There’s no such thing as being too prepared and, according to U.S. Department of Agriculture Risk Management Agency Chief Information Officer Chad Sheridan, the USDA’s Centers of Excellence program is doing just that by positioning itself to take advantage of potential IT funding soon to be available in the governmentwide Technology Modernization Fund.

The TMF was established as part of the Modernizing Government Technology Act in December 2017, but has yet to be appropriated. Despite that fact, the Office of Management and Budget started accepting TMF request proposals on Feb. 27, 2018, and USDA is already working on its submission, which could benefit the Centers of Excellence, among other potential programs.

“I may have already had one written up last year,” Sheridan said, speaking at the AFCEA Bethesda chapter’s Innovation in Technology Symposium, held in Washington, D.C., March 1.

USDA is a lighthouse agency for the Centers of Excellence program, started as a partnership between the Office of American Innovation and the General Services Administration. This means the USDA will be the first to stand up and work through a program that is designed to boost IT modernization across the federal government.

Sheridan said that the Centers of Excellence are designed to both emphasize the seriousness of his agency’s commitment to IT modernization and provide agencywide visibility into the biggest IT needs.

“In terms of building the train of value, we know how to do that work; we’ve figured that out. What the CoE’s give me is a different way of injecting what I should be working on, as well as challenging how we build this stuff,” said Sheridan.

“By its very nature, this horizontal view gets me something that I don’t have today. That’s the essence of what it’s going to bring on the customer experience and all those other things, because it’s helping us put measures and metrics and outcome-based value to our leadership.”

According to Joanne Collins Smee, executive director of the Centers of Excellence at GSA, funding provided by the TMF will be crucial for getting the program running.

“An award will be announced for the administration of that fund, and that’s approximately $200 million. And that will be spent to get more technology-related projects that are going to improve our cyber positioning, as well as our service and support to our citizens,” Collins Smee said.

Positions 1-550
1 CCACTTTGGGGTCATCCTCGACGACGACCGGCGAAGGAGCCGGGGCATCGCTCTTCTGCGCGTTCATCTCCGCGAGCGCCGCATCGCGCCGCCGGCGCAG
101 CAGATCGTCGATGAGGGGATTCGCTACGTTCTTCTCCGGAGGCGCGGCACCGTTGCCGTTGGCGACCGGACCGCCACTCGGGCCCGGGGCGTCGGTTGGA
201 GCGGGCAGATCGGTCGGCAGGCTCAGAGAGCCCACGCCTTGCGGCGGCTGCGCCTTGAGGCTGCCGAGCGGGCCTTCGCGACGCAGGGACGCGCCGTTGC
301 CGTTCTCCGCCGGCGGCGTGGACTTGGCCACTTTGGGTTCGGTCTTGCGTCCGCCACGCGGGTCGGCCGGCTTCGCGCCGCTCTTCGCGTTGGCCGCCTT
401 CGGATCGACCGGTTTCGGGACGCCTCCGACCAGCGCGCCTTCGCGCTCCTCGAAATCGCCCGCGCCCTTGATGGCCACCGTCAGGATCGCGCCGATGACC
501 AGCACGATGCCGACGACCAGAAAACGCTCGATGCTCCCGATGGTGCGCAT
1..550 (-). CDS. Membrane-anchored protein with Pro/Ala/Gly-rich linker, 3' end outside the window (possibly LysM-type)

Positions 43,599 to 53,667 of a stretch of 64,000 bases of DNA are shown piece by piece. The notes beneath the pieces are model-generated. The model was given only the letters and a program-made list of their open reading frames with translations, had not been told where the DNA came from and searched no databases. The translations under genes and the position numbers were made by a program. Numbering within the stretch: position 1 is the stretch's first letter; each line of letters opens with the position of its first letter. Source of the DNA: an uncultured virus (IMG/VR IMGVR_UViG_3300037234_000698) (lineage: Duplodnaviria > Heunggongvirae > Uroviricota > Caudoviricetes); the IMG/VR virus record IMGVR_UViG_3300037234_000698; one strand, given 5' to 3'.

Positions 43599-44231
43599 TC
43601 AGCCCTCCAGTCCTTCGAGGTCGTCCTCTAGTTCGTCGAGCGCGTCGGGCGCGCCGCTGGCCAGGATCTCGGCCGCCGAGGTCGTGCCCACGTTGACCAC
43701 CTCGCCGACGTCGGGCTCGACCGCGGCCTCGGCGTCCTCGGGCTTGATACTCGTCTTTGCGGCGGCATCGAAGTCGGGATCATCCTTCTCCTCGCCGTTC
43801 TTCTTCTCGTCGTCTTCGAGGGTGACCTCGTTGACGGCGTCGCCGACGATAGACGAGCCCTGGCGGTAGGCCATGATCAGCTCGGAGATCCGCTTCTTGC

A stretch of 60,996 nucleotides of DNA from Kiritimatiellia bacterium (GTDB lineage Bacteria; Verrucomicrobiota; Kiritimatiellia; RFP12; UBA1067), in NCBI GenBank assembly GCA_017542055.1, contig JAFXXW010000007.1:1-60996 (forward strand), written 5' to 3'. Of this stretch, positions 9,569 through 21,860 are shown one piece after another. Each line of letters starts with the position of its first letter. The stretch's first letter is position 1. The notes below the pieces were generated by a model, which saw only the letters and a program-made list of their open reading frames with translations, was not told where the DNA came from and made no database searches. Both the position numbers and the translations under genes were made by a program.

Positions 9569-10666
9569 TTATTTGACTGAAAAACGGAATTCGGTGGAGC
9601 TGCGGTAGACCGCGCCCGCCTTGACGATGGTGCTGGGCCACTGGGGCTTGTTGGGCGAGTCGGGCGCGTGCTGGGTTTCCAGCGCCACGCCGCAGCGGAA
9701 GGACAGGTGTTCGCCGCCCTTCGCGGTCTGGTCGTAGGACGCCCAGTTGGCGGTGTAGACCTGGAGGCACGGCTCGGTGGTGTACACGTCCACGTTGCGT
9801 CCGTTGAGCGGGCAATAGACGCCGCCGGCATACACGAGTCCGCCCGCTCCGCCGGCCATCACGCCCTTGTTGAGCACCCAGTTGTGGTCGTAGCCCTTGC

Agencies will have a clearer understanding of just how much, if any, funding is available in the TMF once Congress passes the omnibus spending bills due on March 23, 2018. Appropriations for the fund would have to be included in one of those bills.

The Centers of Excellence program is broken into two parts: an organizational stage and an execution stage.

“We’re about to make the awards for the first phase of the Centers of Excellence, and that phase is essentially the assessment, the planning and, in some cases, where the initial activities will begin. And then at the very end of the year we’ll be ready to make the next set of awards for what we call phase two, which is the actual execution, or what I call the heavy lifting,” Collins Smee said.

The Centers of Excellence, TMF and an IT Modernization Report produced by the Office of American Innovation in December 2017 represent the core initiatives for the current administration’s IT strategy, according to Collins Smee.

Those initiatives are interdependent, as the Centers of Excellence program seeks to address many of the goals set forth in the IT Modernization Report and will also likely rely on TMF funding to get off the ground.

And though Centers of Excellence is “laser focused” on USDA right now, the goal is to replicate the program across all federal agencies, said Collins Smee.

Jessie Bur covers federal IT and management.

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